The use of the word ‘truth’ in this context is interesting. For many years we’ve been told by postmodern intellectuals that there is no such thing as ‘truth’. ‘You have your truth and I have my truth’ as is heard so often in first-year university tutorials these days.
Yet another topic is ‘Black Stories Matter: The media, power and Aboriginal aspirations’. Professor Heidi Norman and Dr Archie Thomas argue that mainstream media reporting of Aboriginal people has long been governed by ‘broader inequalities and racism’ and ‘oppressive’ media narratives must be overturned in order to bring about genuine change. ‘By understanding the media’s ways of knowing Aboriginal people and political worlds, we can be armed to disrupt the patterns of the past,’ they contend.
According to Norman and Thomas three major media narratives ‘delay and deny Aboriginal self-determination’. First, the ‘White Mastery narrative’ sees ‘Aboriginality as a problem to be solved through assimilation’. The second, is the ‘Irreconciliation narrative’ which opposes Aboriginal views that seek to ‘challenge Australian sovereignty’. It’s claimed that, while this narrative recognises the ‘violence’ of Australia’s settlement, it delays change because it relies on democratic approval to gain political change. The third is the ‘Subordination narrative’ where Indigenous desires for self-determination and sovereignty are ignored unless framed in terms of disadvantage and deficit.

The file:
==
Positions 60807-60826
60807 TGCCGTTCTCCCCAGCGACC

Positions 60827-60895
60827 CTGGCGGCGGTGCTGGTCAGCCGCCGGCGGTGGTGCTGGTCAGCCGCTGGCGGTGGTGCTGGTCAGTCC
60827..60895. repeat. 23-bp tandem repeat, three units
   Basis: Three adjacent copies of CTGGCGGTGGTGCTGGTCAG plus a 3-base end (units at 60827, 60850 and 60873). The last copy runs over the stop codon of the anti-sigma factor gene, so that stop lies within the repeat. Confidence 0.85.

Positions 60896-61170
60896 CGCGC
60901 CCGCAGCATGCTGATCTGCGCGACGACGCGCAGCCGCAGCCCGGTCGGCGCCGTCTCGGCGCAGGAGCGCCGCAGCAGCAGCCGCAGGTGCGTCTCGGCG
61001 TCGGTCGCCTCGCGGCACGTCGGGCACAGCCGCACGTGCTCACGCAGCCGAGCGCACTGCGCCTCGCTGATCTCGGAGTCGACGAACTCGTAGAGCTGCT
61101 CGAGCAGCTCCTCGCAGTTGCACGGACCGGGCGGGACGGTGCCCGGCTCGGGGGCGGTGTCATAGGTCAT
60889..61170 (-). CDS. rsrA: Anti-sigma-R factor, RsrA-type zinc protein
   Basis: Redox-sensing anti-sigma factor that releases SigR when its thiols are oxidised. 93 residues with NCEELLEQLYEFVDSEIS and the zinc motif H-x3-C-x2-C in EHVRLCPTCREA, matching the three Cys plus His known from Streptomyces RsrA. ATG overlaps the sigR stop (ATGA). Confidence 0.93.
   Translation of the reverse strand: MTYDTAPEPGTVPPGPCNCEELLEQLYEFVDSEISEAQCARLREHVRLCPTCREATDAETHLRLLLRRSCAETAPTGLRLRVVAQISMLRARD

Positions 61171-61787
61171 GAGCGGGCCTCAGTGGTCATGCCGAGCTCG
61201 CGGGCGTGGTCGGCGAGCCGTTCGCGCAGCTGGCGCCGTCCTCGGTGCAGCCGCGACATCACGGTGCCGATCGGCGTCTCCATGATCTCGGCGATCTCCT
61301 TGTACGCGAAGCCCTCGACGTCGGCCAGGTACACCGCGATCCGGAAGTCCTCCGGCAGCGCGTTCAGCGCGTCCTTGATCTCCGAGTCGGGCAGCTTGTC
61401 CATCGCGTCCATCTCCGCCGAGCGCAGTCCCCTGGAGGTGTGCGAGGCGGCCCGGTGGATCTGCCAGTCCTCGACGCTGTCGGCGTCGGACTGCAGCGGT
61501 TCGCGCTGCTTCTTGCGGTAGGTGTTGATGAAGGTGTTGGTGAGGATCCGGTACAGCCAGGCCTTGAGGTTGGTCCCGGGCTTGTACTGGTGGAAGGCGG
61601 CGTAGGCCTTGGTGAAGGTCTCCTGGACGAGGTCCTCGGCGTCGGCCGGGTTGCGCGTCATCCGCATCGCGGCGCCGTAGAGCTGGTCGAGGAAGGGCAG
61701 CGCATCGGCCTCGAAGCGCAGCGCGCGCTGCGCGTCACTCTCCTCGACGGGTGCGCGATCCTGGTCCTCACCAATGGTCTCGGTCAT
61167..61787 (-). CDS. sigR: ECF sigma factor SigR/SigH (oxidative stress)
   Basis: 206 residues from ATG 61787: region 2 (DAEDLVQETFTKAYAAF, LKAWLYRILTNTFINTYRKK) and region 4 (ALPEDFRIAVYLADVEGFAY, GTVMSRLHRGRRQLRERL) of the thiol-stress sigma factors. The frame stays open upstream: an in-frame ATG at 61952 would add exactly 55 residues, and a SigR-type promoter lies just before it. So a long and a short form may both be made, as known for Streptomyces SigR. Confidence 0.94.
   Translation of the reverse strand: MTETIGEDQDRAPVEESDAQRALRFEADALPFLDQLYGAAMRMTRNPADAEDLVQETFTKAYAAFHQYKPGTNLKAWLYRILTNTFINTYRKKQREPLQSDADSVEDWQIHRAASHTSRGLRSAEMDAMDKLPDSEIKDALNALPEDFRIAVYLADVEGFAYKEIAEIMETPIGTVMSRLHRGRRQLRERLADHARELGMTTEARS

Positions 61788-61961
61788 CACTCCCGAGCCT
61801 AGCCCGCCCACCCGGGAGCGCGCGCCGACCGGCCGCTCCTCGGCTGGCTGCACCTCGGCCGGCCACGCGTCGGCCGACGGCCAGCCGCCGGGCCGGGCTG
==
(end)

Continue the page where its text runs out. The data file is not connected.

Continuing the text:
Last but not least is ‘Dismantling Settler Futures’ which looks at how the ‘colonial future’ can be rejected to make way for a new age of Indigenous empowerment. Dr Alissa Macoun and Dr Elizabeth Strakosch argue that ‘settler colonial technologies’ operating through Australian Indigenous policy are sustaining the ‘settler project’. They decry any non-Indigenous claim to ‘sovereign legitimacy’ as ‘violence’ as even ‘decolonising agendas’ are tainted by ‘European understandings of sovereignty’.
Nowhere is the contradiction (some might say the absurdity) at the heart of postmodernism more obvious than in the teaching ‘Dismantling Settler Futures’. The subject is based on the idea that ‘white colonisers’ cannot understand indigenous perspectives, yet Macoun is identified as ‘a white woman’ and Strakosch as ‘a non-Indigenous scholar’. Following their own logic neither should be teaching this course.
At The University of Melbourne, the push for equity and reparations is not just evident in radical fringe programs like ‘Undoing Australia’, it has been deeply embedded into curricula and institutional structures. The following statement of the university captures this, ‘Reconciliation is central to the full realisation of the University of Melbourne’s purpose.’ The university’s current Reconciliation Action Plan promises to engage in extensive cultural awareness training and advance national reconciliation. This type of activism is far removed from the central purpose of a university which is to impart knowledge and hone the mind. It does not involve adopting a position on a highly politicised public issue.